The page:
An theater game played by improv Comedy troupes such as ComedySportz. Also seen on Whose Line Is It Anyway? It's not played very often, because it's very difficult.

Two players take the stage. A suggestion for a last line is given by the audience. One player speaks the last line, then they attempt to play out a meaningful scene from the line, ending when one player enters the room.

Often, players will end up waffling their way through the sketch as they try to figure out how to create causality for their current actions:

Player 1:"No, you can't borrow my car!"
Player 2:"Can I borrow your car?"
Player 1:"Why, my car can go twice as fast!"
Player 2:"I'll never get there in time in my car."

Well, first, which was last-she left the room and went home to her apartment. Now the why, that is a subject of some debate. Yes, there was a long and complicated argument which included, at various points, all of the following:

But before that there was a short conversation about the virtues of skirts cut up to here and the motives of men, as a species. That part was amusing, at least for awhile. As I replay this, I am thinking that is the part I would send in for a rewrite. I would pause right there, veer off into a playful wrestling match and let things take their natural course. But that is not, obviously, what happened.

When she first came over I was cooking pasta and warming up some day old garlic bread. I was kinda thinking it would be a quiet afternoon and I was happy to see her, especially considering the clothes she was wearing.

Skirt-lime green, covering about 4 inches of her thighs, T-shirt, black with Powerpuff girls punching their way out of it.

She was so hip and spunky, matching neon green hair clips and earrings (little fierce girls). I remember how I was thinking I was glad she was so fierce. Now, I can see that. Again, a reminder of why I wish my life had a pause button.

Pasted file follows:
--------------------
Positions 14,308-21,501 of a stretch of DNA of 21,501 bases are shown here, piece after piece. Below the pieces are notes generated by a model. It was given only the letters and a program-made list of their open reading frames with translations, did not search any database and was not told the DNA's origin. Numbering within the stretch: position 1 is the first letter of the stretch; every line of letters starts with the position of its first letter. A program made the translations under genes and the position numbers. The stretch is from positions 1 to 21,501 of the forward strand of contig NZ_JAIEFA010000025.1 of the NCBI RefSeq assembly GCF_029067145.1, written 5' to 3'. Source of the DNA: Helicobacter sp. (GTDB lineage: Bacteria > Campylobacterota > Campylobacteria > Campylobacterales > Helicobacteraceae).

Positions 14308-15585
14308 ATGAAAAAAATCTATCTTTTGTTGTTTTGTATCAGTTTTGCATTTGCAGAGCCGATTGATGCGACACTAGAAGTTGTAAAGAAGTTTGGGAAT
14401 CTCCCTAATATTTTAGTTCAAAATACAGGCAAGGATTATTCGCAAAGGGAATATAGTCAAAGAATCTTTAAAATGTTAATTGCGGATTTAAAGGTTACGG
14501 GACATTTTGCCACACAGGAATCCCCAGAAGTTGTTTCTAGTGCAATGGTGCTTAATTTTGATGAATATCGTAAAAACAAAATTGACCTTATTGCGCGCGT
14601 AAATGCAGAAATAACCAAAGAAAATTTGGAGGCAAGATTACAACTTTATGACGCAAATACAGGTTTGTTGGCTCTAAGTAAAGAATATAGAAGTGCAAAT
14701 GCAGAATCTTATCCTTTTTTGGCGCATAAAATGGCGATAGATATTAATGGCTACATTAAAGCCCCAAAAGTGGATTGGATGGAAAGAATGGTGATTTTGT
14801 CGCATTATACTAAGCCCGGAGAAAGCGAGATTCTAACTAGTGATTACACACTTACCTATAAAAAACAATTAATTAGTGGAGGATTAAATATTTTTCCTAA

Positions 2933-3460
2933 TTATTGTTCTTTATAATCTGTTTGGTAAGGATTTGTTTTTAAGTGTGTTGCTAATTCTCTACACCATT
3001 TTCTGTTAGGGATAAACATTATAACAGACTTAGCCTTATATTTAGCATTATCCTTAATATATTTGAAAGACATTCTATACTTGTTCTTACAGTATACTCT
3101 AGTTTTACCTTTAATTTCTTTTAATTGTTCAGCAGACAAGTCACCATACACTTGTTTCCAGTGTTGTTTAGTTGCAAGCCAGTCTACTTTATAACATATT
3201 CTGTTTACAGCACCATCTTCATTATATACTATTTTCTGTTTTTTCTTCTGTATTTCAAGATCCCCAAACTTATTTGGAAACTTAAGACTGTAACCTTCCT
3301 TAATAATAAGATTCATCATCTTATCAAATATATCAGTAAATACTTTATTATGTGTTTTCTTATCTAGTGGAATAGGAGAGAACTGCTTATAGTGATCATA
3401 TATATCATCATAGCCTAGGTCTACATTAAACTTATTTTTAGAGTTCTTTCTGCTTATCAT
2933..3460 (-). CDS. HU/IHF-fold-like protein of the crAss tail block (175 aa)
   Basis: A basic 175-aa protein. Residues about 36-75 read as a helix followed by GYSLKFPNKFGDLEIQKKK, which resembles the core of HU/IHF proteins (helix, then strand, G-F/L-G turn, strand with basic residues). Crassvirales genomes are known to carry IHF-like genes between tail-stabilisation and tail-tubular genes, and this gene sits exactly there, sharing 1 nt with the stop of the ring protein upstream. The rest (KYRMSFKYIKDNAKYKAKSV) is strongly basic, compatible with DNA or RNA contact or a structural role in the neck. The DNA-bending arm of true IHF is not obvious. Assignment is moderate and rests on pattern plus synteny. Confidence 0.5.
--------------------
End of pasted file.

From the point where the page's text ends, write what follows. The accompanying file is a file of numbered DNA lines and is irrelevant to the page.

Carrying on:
If he'd told me we were going to argue I would still have gone over. If I'd known he was going to think and say nasty words about what I wore, I would still have worn it; would not have hitched my skirt any higher to rail him, but would not have conceded, either. He forgets I am my own fierceness; it's not for him, though he may certainly look. And he does.

I left his room and went home to my apartment. I walked fast away from him. Left him holding unopened wine, baffled, maybe. Maybe he'd seen what was coming, maybe he knew he drove it.

But before that there was a short conversation about motives, him, he thinks motives are what get people places they want to go.

The conversation is not a real conversation. It is an amusement to him.

But before that there were his eyes when he opened the door, they traveled down me, yes, look, go on, it's been done before. It gets tedious. He enjoys looking; everyone enjoys looking; no one asks if I like it, no one thinks I can recognize him as soon as his eyes start traveling. Oh. You're one of them. All right, look. Had your fill? Not yet, I see. I'll stand here freezing in your doorway till you're done.

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